As an open operating system, Unix can be improved on by anyone and everyone: individuals, companies, universities, and more. As a result, the very nature of Unix has been altered over the years by numerous extensions formulated in an assortment of versions. Today, Unix encompasses everything from Sun's Solaris to Apple's Mac OS X and more varieties of Linux than you can easily name. The latest edition of this bestselling reference brings Unix into the 21st century. It's been reworked to keep current with the broader state of Unix in today's world and highlight the strengths of this operating system in all its various flavors. Detailing all Unix commands and options, the informative guide provides generous descriptions and examples that put those commands in context. Here are some of the new features you'll find in Unix in a Nutshell, Fourth Edition: Solaris 10, the latest version of the SVR4-based operating system, GNU/Linux, and Mac OS X Bash shell (along with the 1988 and 1993 versions of ksh) tsch shell (instead of the original Berkeley csh) Package management programs, used for program installation on popular GNU/Linux systems, Solaris and Mac OS X GNU Emacs Version 21 Introduction to source code management systems Concurrent versions system Subversion version control system GDB debugger As Unix has progressed, certain commands that were once critical have fallen into disuse. To that end, the book has also dropped material that is no longer relevant, keeping it taut and current. If you're a Unix user or programmer, you'll recognize the value of this complete, up-to-date Unix reference. With chapter overviews, specific examples, and detailed command.
The best of its kind
By Doug Vaughn - May 8, 2000
Unix in a Nutshell continues to be the best overall reference book on the Unix operating system. Organized so that all commands and options are easily found and understood, it is an indispensable tool for those who work in a Unix environment. But it is not just a guide to Unix commands and their options, it also contains a mass of useful information about the Unix Shell, shell scripting, text editing and formatting, and much more. Truely one of the most useful computer reference books I have ever purchased, and for the money it is the best bargain you will find in the Unix field. I highly recommend it for all those who work with (or are interested in) Unix and want just about all the information they could need in one neat package. A great buy.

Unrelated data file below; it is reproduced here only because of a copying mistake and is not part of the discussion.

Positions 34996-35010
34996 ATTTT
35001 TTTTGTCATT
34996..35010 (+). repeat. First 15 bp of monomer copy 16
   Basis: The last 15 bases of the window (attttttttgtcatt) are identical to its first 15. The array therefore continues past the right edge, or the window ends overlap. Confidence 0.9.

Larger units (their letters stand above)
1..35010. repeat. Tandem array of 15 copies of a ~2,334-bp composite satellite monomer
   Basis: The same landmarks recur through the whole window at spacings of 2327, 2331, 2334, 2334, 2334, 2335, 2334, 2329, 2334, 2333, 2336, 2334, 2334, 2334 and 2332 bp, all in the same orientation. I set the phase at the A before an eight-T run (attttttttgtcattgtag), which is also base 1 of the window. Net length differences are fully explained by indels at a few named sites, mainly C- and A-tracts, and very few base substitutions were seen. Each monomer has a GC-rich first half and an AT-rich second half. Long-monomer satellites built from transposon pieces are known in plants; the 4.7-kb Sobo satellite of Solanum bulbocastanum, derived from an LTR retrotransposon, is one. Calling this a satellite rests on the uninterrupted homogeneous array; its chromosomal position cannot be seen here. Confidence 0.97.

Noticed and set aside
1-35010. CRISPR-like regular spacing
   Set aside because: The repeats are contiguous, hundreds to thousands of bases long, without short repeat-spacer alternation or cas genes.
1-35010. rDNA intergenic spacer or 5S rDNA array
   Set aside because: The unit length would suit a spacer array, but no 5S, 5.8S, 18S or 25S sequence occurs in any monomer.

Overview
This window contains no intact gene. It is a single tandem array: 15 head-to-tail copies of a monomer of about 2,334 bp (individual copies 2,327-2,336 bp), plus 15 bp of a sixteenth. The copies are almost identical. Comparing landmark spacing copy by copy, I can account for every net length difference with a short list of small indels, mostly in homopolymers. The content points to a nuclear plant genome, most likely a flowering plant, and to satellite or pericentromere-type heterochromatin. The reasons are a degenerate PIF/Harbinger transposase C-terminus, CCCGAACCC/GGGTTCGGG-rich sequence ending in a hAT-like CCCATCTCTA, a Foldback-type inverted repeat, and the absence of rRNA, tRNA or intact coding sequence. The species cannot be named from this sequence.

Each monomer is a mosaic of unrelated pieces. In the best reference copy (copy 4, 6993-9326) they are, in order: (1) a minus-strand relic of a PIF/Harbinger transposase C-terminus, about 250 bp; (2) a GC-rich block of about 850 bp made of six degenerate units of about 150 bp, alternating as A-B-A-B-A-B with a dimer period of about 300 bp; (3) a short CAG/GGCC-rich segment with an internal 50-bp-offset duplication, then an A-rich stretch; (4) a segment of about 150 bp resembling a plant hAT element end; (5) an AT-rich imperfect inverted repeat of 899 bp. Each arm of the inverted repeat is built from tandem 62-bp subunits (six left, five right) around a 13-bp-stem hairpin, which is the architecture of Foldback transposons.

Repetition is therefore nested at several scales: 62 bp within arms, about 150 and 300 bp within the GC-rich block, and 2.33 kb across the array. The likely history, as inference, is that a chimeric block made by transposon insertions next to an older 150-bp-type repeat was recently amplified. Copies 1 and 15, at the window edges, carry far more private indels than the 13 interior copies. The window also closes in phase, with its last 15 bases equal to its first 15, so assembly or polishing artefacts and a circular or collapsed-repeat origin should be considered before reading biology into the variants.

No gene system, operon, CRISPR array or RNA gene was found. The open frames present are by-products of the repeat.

Mikey likes it, he really really likes it!
By A Customer - October 30, 1999
Excellent. What can I say? Well, since I have about 970 words to go, I can say a lot. Here goes. You will like this book. As "Nutshell" books go, this one is "chock-full" of informative tidbits and, the most important thing, EASY TO FIND. I'm glad I bought it. The third edition is very good. And now, the bad news (you didn't think I would let O'Reilly get away with this did you?) I have a huge bone to pick with the editor and possibility the author. The problem is, in SEVERAL places, the author states "Solaris Only" on quite a few commands (and parameters to the command). I'm here to tell you, folks, it ain't necessarily so. I use an AIX box at work and I can state for a fact that over 90% (estimated) of the commands that are stated as "Solaris Only" work great in AIX 4.3. Obviously, neither the editors nor the author tested these commands on an AIX machine. It is somewhat annoying but not unbearable. The bottom line is - try every... read more
By Jason Shaw - January 11, 2000
Awesome technical reference manual, but doesn't provide very much background or overview information. Not for beginners.
Designed primarily for middle and junior management who deal with financial information without really understanding the content; students who are studying accounting as a non-specialist subject, for ...